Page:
Like most American kids that grew up in the 80's I watched the Indy 500 every year and became interested in motorsports thanks to that race, but I didn't really get hooked until I started watching Formula 1 racing in the late 90's. My favorite era were those years with the great Mika Hakkinen/Michael Schumacher battles. (I was a Mika Hakkinen fan) So my fondness for Formula 1 waned once Mika retired and Schumacher started winning everything, even at the expense of his teammate Rubens Barrichello. My interest in F1 has only been lukewarm since.

Then I turned to Champ Car racing here in the US for my motorsports fix. However that was quickly extinguished once Champ Car and Indy Car merged and we were stuck with Tony George and his many foibles. (It was entertaining to watch the Hulman/George drama I'll admit.) My interest has been less than lukewarm with Indy Car lately, even without Tony George at the helm.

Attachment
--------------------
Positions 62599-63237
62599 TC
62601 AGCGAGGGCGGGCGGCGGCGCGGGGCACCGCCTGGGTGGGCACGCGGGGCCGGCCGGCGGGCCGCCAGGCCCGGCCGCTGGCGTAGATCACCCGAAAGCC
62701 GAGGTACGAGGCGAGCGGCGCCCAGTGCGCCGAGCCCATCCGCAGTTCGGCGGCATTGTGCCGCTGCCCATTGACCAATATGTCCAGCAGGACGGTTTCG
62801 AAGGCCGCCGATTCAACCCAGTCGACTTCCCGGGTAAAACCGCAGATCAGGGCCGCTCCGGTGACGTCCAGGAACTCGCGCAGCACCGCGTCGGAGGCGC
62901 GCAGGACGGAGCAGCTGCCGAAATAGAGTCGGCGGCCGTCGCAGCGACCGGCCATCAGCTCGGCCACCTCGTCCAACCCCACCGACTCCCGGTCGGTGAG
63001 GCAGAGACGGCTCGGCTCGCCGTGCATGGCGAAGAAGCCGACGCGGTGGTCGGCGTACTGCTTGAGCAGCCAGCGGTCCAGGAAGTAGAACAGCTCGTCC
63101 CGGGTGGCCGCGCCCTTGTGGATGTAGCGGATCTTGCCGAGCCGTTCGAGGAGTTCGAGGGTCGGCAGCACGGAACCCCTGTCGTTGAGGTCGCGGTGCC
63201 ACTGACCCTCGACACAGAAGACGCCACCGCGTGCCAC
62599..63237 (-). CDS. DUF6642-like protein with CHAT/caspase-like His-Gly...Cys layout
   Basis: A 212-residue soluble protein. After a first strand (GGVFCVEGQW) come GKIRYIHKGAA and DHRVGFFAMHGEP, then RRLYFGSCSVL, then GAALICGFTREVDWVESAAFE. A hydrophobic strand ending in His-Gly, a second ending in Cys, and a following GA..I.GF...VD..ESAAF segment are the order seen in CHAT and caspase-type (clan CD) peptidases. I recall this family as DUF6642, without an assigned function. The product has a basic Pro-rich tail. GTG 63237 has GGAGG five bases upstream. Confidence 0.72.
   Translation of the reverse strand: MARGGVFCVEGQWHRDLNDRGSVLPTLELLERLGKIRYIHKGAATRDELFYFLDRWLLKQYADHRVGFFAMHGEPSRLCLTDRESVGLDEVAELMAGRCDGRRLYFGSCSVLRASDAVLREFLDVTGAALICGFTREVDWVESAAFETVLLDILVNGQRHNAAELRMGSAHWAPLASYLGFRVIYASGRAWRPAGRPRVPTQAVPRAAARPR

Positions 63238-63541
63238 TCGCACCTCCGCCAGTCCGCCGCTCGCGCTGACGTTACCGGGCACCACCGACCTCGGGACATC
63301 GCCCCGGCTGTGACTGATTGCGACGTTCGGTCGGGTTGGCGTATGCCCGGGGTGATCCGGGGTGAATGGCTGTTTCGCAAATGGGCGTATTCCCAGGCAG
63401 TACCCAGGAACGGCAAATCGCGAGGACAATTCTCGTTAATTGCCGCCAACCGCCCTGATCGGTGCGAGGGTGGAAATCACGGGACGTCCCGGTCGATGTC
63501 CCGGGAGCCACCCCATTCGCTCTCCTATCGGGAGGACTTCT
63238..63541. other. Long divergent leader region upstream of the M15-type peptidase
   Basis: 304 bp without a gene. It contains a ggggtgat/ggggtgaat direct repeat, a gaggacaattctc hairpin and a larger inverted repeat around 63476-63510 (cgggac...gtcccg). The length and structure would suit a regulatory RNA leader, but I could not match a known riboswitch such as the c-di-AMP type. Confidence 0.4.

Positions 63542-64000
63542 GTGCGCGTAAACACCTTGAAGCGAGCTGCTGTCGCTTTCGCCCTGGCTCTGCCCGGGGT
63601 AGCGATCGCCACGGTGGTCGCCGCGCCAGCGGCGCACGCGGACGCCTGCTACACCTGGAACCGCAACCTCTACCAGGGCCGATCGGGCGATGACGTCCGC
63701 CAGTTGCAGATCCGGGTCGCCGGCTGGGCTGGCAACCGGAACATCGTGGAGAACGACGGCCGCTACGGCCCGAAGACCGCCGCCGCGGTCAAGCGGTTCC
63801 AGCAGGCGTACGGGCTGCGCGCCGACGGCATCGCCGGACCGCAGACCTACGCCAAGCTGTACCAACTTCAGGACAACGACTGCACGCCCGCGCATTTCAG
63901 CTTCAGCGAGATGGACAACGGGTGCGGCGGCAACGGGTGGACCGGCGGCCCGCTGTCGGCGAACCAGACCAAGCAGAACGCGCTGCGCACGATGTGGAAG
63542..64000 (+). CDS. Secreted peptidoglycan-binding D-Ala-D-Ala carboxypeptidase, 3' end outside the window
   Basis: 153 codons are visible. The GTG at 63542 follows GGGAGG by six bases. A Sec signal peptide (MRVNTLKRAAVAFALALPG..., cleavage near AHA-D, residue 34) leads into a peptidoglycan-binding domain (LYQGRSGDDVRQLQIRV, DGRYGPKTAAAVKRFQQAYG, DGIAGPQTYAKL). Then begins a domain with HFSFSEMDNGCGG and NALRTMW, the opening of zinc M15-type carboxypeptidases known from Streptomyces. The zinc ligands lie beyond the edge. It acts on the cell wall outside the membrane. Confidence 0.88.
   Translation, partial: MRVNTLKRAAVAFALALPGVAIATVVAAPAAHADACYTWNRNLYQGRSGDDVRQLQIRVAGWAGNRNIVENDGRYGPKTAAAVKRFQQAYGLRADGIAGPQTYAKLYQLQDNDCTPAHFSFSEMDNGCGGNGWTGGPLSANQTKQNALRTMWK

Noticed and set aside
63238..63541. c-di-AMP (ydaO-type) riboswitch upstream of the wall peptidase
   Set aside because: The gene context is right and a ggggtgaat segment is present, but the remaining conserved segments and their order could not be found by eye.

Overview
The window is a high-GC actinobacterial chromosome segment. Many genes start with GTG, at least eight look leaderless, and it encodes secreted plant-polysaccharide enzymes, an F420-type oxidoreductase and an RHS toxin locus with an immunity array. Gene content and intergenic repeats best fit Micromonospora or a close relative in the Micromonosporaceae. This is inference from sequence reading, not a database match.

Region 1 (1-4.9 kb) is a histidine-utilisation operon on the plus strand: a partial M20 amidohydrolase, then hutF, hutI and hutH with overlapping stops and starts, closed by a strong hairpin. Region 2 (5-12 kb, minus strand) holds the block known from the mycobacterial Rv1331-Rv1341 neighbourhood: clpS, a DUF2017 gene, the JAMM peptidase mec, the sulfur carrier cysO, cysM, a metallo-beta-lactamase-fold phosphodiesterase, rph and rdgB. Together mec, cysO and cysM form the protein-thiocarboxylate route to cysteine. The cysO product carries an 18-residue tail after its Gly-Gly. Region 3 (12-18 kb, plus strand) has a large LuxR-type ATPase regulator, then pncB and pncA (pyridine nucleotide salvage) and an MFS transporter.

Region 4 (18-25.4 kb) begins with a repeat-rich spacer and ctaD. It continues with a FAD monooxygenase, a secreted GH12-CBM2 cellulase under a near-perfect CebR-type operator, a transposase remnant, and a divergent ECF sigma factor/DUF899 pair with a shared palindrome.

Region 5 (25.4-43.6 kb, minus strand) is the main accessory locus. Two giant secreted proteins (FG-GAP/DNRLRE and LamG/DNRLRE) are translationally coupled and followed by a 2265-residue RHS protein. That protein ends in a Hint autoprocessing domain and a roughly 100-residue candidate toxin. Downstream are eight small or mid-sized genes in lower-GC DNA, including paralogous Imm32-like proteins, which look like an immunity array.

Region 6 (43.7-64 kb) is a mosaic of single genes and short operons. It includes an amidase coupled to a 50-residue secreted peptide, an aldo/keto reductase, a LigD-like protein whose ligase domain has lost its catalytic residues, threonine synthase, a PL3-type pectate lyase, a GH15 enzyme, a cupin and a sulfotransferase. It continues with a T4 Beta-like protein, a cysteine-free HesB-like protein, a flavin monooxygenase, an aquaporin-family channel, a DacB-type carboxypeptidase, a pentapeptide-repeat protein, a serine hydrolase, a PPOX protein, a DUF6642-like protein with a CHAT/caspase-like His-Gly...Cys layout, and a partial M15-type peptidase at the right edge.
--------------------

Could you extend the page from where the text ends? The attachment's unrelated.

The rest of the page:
Over time however, the excitement I once had for motorsports has slowly gone. Maybe it has to do with my age, I don't know. But I think I will pour my efforts into my Trooper and my interests in the outdoors to add excitement to my life.

Thanks for checking out my blog, I hope you enjoy it. I will still post racing news when I find something interesting or noteworthy.

Saturday, September 5, 2009

IndyCar would be in better shape if it embraced ovals

(by Pete Pistone 9-2-09)

Last week's IndyCar stop at Chicagoland Speedway resulted in Ryan Briscoe somehow edging Scott Dixon by an amazing 0.0077 seconds, the fourth-closest finish in series history.

That came on the heels of the last speedway thriller the series turned in, when Briscoe nosed ahead of Ed Carpenter at Kentucky Speedway's finish line by .0162 seconds on Aug. 1.

But rather than building up IndyCar racing around this fantastic and heart-pounding kind of competition, series officials inexplicably are moving away from oval tracks in favor of adding more street circuits and road courses.